Larsen v. Astrue

Filing 21

MEMORANDUM & ORDER: Plaintiff's 14 Motion to Remand for a new hearing is granted, and Defendant's 12 Motion for Judgment on the Pleadings is denied. Ordered by Chief Judge Carol Bagley Amon on 7/12/2013. (fwd'd for jgm) (Lee, Tiffeny)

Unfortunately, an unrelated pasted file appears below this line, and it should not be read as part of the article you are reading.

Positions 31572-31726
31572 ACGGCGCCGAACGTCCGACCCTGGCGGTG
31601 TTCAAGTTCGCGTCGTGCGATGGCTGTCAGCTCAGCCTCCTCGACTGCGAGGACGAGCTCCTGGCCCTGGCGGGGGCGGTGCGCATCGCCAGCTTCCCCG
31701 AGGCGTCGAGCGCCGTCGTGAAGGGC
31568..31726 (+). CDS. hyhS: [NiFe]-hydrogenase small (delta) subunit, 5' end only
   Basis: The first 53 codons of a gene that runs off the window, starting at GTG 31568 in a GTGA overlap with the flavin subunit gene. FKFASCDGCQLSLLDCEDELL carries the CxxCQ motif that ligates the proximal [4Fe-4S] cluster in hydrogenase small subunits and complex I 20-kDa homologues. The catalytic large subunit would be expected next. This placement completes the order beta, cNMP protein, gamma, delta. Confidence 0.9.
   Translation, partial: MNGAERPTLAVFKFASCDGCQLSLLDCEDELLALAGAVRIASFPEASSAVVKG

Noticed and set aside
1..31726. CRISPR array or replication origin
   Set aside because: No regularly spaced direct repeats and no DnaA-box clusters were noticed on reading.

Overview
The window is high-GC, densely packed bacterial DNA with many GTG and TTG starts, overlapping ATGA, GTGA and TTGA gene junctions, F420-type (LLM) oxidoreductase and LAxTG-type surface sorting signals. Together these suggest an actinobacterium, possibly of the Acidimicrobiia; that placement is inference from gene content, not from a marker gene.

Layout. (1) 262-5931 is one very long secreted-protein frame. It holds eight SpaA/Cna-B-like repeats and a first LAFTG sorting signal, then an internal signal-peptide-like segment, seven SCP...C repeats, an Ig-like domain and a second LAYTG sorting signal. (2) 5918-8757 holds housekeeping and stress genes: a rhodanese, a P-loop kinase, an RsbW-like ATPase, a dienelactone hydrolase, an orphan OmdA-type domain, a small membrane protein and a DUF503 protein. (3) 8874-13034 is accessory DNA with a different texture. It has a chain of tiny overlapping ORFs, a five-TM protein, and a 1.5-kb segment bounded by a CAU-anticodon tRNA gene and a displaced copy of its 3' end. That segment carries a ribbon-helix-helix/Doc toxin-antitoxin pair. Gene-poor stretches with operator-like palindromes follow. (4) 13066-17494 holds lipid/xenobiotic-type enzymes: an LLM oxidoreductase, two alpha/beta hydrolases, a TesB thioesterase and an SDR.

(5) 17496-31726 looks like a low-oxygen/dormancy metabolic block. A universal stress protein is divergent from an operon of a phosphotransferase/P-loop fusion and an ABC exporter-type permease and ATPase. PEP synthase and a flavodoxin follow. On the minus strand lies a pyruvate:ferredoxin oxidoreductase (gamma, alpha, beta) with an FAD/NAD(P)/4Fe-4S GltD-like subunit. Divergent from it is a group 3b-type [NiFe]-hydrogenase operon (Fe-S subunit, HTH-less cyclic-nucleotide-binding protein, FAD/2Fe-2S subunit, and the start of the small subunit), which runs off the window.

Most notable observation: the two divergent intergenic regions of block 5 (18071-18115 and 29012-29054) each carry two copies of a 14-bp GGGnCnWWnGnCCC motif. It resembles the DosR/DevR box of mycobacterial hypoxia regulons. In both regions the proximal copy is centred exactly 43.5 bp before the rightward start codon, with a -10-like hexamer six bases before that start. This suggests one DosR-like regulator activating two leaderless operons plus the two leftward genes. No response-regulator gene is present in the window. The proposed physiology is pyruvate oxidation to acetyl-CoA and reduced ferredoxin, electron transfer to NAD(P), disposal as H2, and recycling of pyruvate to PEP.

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FILED IN CLERK'S OFFICE US DISTR!CTCOURTE.0.N.~ * JUL 15 2013 * UNITED STATES DISTRICT COURT EASTERN DISTRICT OF NEW YORK ------------------------------------------------------------------x CAREY MARIE LARSEN, Plaintiff, BROOKLYN OFFICE NOT FOR PUBLICATION MEMORANDUM & ORDER 12-CV-00414 (CBA) - against MICHAEL J. ASTRUE, Commissioner of Social Security, Defendant. --------------------------------------------------------------------x AMON, Chief United States District Judge. Plaintiff Carey Larsen has petitioned for review of the Commissioner's denial of disability insurance benefits. The parties have cross-moved for judgment on the pleadings. Having reviewed the Administrative Law Judge's ruling, the record, and the parties' submissions, the Court finds that the ALJ committed reversible error in this case by (1) failing to properly apply the treating physician rule with respect to treating physician, Dr. Scott Gray; (2) improperly discounting the plaintiff's credibility; and (3) failing to support her residual functional assessment with substantial evidence. In light of these errors and because the record contains conflicting evidence with regards to the plaintiff's disability and functional capacity to work, the Court remands this case for further administrative proceedings pursuant to 42 U.S.C. § 405(g). DISCUSSION Under§ 205(g) of the Social Security Act, a district court "shall have power to enter, upon the pleadings and transcript of the record, a judgment affirming, modifying, orreversing the decision of the Commissioner of Social Security, with or without remanding the cause for a rehearing." In reviewing a final decision of the Social Security Administration ("SSA"), the 1 Court "is limited to determining whether the SSA's conclusions were supported by substantial evidence in the record and were based on a correct legal standard." Talavera v. Astrue, 697 F.3d 145, 151 (2d Cir. 2012) (quoting Lamay v. Comm'r of Soc. Sec., 562 F.3d 503, 507 (2d Cir. 2009)); accord Melville v. Apfel, 198 F.3d 45, 51 (2d Cir. 1999) ("In reviewing the Commissioner's denial of benefits, the courts are to uphold the decision unless it is not supported by substantial evidence or is based on an error oflaw."). Substantial evidence is "'more than a mere scintilla. It means such relevant evidence as a reasonable mind might accept as adequate to support a conclusion."' Pratts v. Chater, 94 F.3d 34, 37 (2d Cir. 1996) (quoting Richardson v. Perales, 402 U.S. 389, 401 (1971)). "In determining whether the agency's findings were supported by substantial evidence, the reviewing court is required to examine the entire record, including contradictory evidence and evidence from which conflicting inferences can be drawn." Selian v. Astrue, 708 F.3d 409, 417 (2d Cir. 2013) (internal quotation marks omitted). However, the Court keeps in mind "that it is up to the agency, and not this court, to weigh the conflicting evidence in the record." Clark v. Comm'r of Soc. Sec., 143 F.3d 115, 118 (2d Cir. 1998). I. The Treating Physician Rule It is well settled that the opinion of a treating physician on "the nature or severity" of a claimant's impairments is given "controlling weight" if it is "well-supported by medically acceptable clinical and laboratory diagnostic techniques and is not inconsistent with the other substantial evidence in the [plaintiffs] case record." 20 C.F.R. § 404.1527(c)(2); see also Selian v. Astrue, 708 F.3d 409, 418 (2d Cir. 2013). Although a consultative physician's opinion can be substantial evidence, as the Second Circuit has recently cautioned, "ALJ's should not rely heavily on the findings of consultative physicians after a single examination." Selian, 708 F.3d at 419. In addition, to "override" the opinion of the treating physician, "the ALJ must explicitly 2 consider, inter alia: (1) the frequency, length, nature, and extent of treatment; (2) the amount of medical evidence supporting the opinion; (3) the consistency of the opinion with the remaining medical evidence; and (4) whether the physician is a specialist. Id. at 418 (citing Burgess v. Astrue, 537 F.3d 117, 129 (2d Cir. 2008)). Using these factors, the ALJ must "comprehensively set forth reasons for the weight assigned to a treating physician's opinions." Halloran v. Barnhart, 362 F.3d 28, 33 (2d Cir. 2004). Failure to articulate such "good reasons" for the weight accorded to a treating physician's opinion constitutes proper grounds for remand. See id. Here, the ALJ determined that the opinions of consultative examiner, Dr. Navindra Ramdeen, were entitled to "great weight," while the opinions of treating orthopedist Dr. Gray were entitled to "less weight." (Tr. 21.) Dr. Gray's opinions, the ALJ found, were not "supported by the medical evidence ofrecord" and "actually contradicted by claimant's daily activities and capabilities." (Tr. 20.) In making this determination, the ALJ committed legal error in failing to give "good reasons" for her determination that Dr. Gray's opinions were entitled to "less weight." Indeed, other than a brief discussion of some of Dr. Gray's findings and conclusory statements that his opinions were "unsupported by the medical evidence of record," the ALJ spent almost no time explaining why, despite the existence of corroborating evidence in the record, Dr. Gray's opinions were nevertheless entitled only to "less weight." Instead, the ALJ appeared to direct her analysis to supporting Dr. Ramdeen's ultimate conclusions regarding the plaintiff's functional limitations. This discussion, however, does not discharge the ALJ's obligation to "comprehensively set forth reasons" for the weight accorded to a treating physician's opinion. The ALJ' s cursory discussion also failed to consider all of the factors that are required when not affording controlling weight to a treating physician's opinion. See Schaal v. Apfel, 3 134 F.3d 496, 504 (2d Cir. 1998). For one, the ALJ did not offer any discussion of the "frequency, length, nature, and extent of treatment" provided by Dr. Gray. "Generally, the longer a treating source has treated [the plaintiff] and the more times [the plaintiff] has been seen by a treating source, the more weight [the Commissioner] will give to the source's medical opinion." 20 C.F.R. § 404.1527(c)(2)(i). Nevertheless, the ALJ appeared to give no weight to the fact that Dr. Gray saw the plaintiff at least thirteen times over the course of almost two and half years (Tr. 265-90; 445-48), while Dr. Ramdeen saw her only once (Tr. 311-15.). In addition, the ALJ did not appear to give any weight to the fact that Dr. Gray is a specialist. Moreover, although the ALJ did mention evidence in the record that corroborated aspects of Dr. Gray's findings and ultimate conclusions, including the plaintiff's 2009 MRI and the findings of pain specialist Dr. Mathew Lefkowitz (Tr. 20-21), the ALJ did not elaborate on how this evidence affected the weight accorded to Dr. Gray's opinions. II. The Plaintiff's Credibility As an initial matter, the Court notes that to the extent that the ALJ, on remand, reevaluates the evidence in addressing the treating physician rule, the ALJ should also consider whether that re-evaluation alters the assessment of the plaintiff's credibility in light of the evidence as a whole. See Balodis v. Leavitt, 704 F. Supp. 2d 255, 268 n.14 (E.D.N.Y. 2010). In addition, the Court finds that the ALJ's decision fails to point to substantial evidence supporting her determination that the plaintiff's "statements concerning the intensity, persistence and limiting effects of' her alleged symptoms of pain were not credible because they were. inconsistent with reported daily activities and capabilities (Tr. 20-21 ). Where, as here, the medical record contained a number of references to the plaintiff's subjective symptoms of pain, "it was particularly important that the ALJ explore[] these 4 symptoms with plaintiff so that the ALJ could effectively exercise [her] discretion to evaluate the credibility [of the claimant to] arrive at an independent judgment ... regarding the true extent of the pain alleged." Hilsdorfv. Comm'r of Soc. Sec., 724 F. Supp. 2d 330, 352 (E.D.N.Y. 2010) (quoting Hankerson v. Harris, 636 F.2d 895-96 (2d Cir. 1980)). That the plaintiff practices yoga and "can cook daily, perform routine household chores once a week, go shopping once a week, shower and dress herself, watch television, listen to the radio, read, socialize with friends and do needlepoint stitch" (Tr. 21) does not, without more, necessarily contradict her claim that she experiences pain when walking or sitting for more than 30 minutes or that her pain causes fatigue and distractibility. An individual can perform each of these daily activities and still experience debilitating pain at the intensity and persistence and with the limiting effects she claims. See Dambrowski v. Astrue, 590 F. Supp. 2d 579, 584 (S.D.N.Y. 2008); Hilsdorf, 724 F. Supp. 2d at 352. Evidence that the plaintiff occasionally travelled by plane is also not by itself inconsistent, especially in light of evidence, seemingly not considered by the ALJ, indicating that her symptoms worsened after her trips (see Tr. 414). Whether these activities undermine the plaintiffs allegations concerning her pain is thus an inquiry that can be resolved only with further clarification as to the nature of these activities. The ALJ could have obtained this clarification by additional questioning of the plaintiff at the hearing but did not, neglecting the ALJ's "obligation to pursue opportunities to evaluate further plaintiffs subjective complaints." Id. On remand, therefore, in addition to reconsidering the plaintiffs credibility in light of any re-evaluations of the evidence, the ALJ should inquire into the particular nature of the plaintiffs daily activities and how her allegations of pain limit these activities before determining her credibility. The ALJ should also carefully weigh each of the factors set forth in 5 20 C.F.R. § 416.929(c)(3), including the "type, dosage, effectiveness, and side effects" of any medication she has taken, a factor which does not appear to have been adequately addressed. If the ALJ still concludes that the plaintiffs pain contentions are not supported by the objective evidence, she should explicitly set forth all evidence considered in assessing the plaintiffs credibility, including, for example, the plaintiffs testimony and indicate exactly how the plaintiffs subjective experience of pain factors into her ultimate RFC determination. III. The ALJ's Residual Functional Capacity Assessment Finally, turning to the ALJ's RFC assessment, the Court notes that the opinion of Dr. Ramdeen, to which the ALJ afforded "strong weight," does not provide substantial evidence to support the ALJ' s finding that the plaintiff has the capacity perform work that allows for the ability to only occasionally alternate positions between sitting and standing. As an initial matter, Dr. Ramdeen's opinion as to her functional limitations is vague. What he means by "mild" or "moderate" limitations "is left to the ALJ's sheer speculation." Selian, 708 F.3d at 421. In addition, the plaintiff states that she has difficulty sitting for long periods of time without experiencing pain. Dr. Ramdeen, however, makes no mention of what, if any, limitations she has with respect to sitting. (Tr. 314.) Without more, therefore, Dr. Ramdeen's opinion does not provide the information necessary to make the inference that the plaintiff has the capacity to perform the light work described. See Curry v. Apfel, 209 F.3d 117, 123-24 (2d Cir. 2000), superseded by statute on other grounds. "At a minimum, the ALJ like should have contacted [Dr. Ramdeen] and sought clarification of his report." Selian, 708 F.3d at 421. CONCLUSION Because it is for the Social Security Administration, not this Court, to weigh conflicting evidence in the first instance and to fully develop the administrative record, the Court remands 6 this case for further administrative proceedings pursuant to the fourth sentence of 42 U.S.C. § 405(g). Accordingly, the plaintiff's motion to remand for a new hearing is granted, and defendant's motion for judgment on the pleadings is denied. On remand, the ALJ is directed to consider all of the factors that are required when determining the weight to afford a treating physician's opinion and to set forth a comprehensive statement of the reasons for the weight given consistent with the principles stated. The ALJ is further directed to inquire into the particular nature of the plaintiff's daily activities and the extent to which her pain limits those activities and to re-evaluate the credibility of the plaintiff's allegations of her symptoms of pain accordingly. Finally, should the ALJ decide to continue to rely heavily on the opinion of Dr. Ramdeen, she should seek clarification of his report and obtain the particulars necessary to support her RFC assessment. The Clerk of Court is directed to terminate all pending motions and to close the case. SO ORDERED. Dated: Brooklyn, New York July [ 1- , 2013 s/Carol Bagley Amon Carol Bagley 1\rno Chief United States 7